Martin Carr reviews the fifth episode of His Dark Materials season 2…
Gender roles, individual identities and social expectations come under the microscope once more as we inch closer to a season two conclusion. Desires, motives and personal objectives are evolving week on week while diverging agendas influence decision making. Mrs Coulter is allowing her glacial demeanour to thaw as mannerisms, emotions and maternal instincts begin to surface. Ruth Wilson and Anyon Bakare’s Boreal play their scenes stripped of affection, defined by tradition and seething with repressed resentment.
Boreal is a collector who revels in antiquities, goes giddy over provenance and treasures his trinkets. He courts Mrs Coulter, dismisses her academic achievements and covets that inherent lack of availability. As she experiences this new dimension her anger builds in equal proportion to that sense of missed opportunities. In the eyes of Mrs Coulter his collection is merely an extension of male ego designed to overcompensate for other shortcomings. Much of what happens elsewhere circles around the edge of their relationship, whether that involves Lyra, Will or Mary.
That Mary Malone and Mrs Coulter finally meet is also of some importance as it ties everything together. Two women from different worlds each scholars capable of great discoveries, blessed with superior intellects yet divided by social attitudes. One devoted to her work, another devoted to a daughter yet forced into a box by ancient doctrines and narrow minded preconceptions. For the latter it has meant burying any sense of femininity, any remnants of maternal instinct and ingratiating herself to those with influence.
Absorbed into an outmoded institution where faith trumps any other means of decision making Mrs Coulter applies her smarts in more subtle ways. The Scholar hints at her past defined by personal shame and broken promises, souring any chance at emotional attachment. Conveyed through momentary glances, bitter admissions and scathing retorts this new dimension offers her a glimpse into another world where she might have flourished.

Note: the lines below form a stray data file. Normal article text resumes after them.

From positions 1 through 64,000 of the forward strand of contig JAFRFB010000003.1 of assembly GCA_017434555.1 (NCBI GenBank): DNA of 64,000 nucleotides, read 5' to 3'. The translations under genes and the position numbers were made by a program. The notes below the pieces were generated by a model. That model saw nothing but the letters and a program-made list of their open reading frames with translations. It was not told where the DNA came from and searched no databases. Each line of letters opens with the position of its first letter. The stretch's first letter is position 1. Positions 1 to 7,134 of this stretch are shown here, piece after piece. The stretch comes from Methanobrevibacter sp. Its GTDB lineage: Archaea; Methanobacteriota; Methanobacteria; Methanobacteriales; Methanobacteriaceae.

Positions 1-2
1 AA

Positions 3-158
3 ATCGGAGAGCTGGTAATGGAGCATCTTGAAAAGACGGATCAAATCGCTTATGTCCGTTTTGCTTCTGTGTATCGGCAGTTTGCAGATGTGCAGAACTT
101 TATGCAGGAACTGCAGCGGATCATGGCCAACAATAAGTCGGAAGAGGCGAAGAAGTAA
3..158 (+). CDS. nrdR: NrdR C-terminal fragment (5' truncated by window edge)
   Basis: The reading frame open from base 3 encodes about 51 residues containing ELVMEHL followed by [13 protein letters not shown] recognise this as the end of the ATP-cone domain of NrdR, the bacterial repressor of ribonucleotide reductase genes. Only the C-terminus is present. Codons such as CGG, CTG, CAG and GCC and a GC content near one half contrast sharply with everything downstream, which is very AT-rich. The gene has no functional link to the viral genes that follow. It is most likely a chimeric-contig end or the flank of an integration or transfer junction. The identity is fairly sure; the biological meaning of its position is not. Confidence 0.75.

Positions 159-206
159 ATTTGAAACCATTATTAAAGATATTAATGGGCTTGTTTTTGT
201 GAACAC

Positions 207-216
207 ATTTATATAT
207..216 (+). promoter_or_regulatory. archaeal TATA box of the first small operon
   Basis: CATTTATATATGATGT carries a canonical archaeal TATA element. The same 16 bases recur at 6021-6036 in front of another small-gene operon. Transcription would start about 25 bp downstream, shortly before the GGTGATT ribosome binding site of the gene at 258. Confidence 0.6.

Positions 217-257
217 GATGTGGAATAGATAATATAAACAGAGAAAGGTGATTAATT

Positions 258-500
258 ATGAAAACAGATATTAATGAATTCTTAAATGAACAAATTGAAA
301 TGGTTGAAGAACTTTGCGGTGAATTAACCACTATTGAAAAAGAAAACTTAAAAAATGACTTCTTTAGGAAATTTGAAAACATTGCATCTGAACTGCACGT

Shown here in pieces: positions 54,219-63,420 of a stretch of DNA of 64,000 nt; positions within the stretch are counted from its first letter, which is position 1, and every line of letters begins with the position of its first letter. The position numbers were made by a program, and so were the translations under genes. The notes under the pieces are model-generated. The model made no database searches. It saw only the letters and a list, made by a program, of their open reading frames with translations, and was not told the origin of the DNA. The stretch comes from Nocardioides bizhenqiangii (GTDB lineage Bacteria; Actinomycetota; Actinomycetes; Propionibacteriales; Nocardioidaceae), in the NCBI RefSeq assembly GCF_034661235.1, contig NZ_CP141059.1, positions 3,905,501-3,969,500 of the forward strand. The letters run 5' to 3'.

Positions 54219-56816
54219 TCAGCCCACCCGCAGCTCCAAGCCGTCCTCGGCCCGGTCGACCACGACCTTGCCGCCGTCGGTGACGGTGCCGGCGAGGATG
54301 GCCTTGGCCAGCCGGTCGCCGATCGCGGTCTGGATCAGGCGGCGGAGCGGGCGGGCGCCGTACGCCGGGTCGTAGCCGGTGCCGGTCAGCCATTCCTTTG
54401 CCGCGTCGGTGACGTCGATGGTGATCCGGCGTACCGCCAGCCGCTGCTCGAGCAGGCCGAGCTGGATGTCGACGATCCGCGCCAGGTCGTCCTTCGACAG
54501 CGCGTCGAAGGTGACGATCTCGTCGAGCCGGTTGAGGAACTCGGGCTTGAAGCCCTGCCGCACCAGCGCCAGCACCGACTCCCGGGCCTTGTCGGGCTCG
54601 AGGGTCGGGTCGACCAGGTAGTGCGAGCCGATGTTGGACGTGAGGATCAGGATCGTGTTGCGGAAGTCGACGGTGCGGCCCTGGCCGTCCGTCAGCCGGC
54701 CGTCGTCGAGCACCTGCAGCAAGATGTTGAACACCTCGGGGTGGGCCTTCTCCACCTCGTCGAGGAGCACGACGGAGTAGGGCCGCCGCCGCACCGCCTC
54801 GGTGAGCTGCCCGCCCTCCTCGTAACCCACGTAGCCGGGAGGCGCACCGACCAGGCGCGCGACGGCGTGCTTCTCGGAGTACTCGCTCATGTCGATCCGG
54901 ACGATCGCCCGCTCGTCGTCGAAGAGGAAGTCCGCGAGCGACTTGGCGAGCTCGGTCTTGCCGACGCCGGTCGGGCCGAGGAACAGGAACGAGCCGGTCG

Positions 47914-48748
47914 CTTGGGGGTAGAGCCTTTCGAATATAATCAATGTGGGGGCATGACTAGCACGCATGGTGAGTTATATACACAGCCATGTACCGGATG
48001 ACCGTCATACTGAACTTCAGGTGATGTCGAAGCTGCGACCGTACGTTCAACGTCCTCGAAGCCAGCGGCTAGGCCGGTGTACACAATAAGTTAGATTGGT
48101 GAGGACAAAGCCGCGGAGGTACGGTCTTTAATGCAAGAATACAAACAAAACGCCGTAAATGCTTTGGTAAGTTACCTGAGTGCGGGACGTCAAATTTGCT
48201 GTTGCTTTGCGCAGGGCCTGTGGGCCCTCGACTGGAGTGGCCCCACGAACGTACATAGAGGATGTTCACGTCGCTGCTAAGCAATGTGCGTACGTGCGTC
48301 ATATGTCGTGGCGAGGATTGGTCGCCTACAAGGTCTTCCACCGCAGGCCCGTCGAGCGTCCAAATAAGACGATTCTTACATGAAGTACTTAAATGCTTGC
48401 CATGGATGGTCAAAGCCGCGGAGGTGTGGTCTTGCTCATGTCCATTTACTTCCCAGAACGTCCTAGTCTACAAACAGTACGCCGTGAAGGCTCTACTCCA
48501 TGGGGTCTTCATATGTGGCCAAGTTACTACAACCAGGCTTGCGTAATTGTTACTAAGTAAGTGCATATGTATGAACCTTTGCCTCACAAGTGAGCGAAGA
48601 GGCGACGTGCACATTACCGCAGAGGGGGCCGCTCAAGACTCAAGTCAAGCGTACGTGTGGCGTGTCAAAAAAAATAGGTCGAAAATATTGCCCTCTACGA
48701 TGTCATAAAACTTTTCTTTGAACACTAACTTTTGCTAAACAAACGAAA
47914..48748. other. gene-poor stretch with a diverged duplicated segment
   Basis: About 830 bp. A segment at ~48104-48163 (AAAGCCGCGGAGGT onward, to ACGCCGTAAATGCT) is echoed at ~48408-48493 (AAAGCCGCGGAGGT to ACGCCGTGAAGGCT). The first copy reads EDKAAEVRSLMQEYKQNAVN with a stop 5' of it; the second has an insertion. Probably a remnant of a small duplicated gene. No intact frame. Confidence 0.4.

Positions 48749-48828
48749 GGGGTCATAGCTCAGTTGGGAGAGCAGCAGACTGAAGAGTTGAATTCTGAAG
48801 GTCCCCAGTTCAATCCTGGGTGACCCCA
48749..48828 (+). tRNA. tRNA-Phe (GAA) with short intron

Here religion in the traditional sense has been replaced by consumerism where ownership defines status. An accumulation of wealth either material or otherwise supersedes anything more spiritual or intangible. Lyra and Will represent that middle ground where genders are equal, religion has yet to get a foothold and opinions are undecided. Symbolically brandishing the knife they can literally travel between these two worlds, free from adult responsibilities and social expectation.
Jack Thorne has worked hard to bring together all the disparate threads which jockey for position this season. Ultimately though something has to give and our aeronaut, shaman and armour plated bear are sorely lacking. Theological topics, allegorical undertones and the sheer weight of a complex narrative mean that some things have been jettisoned. Having to achieve the same goals in seven episodes rather than eight due to COVID has also had an impact.
With only two episodes left before we are forced to wait at least another year His Dark Materials still has much left to do. With people crossing over left and right while members of the Magisterium connive, there is clearly boatloads of story left to come. Whether any cliff hanger or conclusion will satisfy purists or placate new audiences remains to be seen.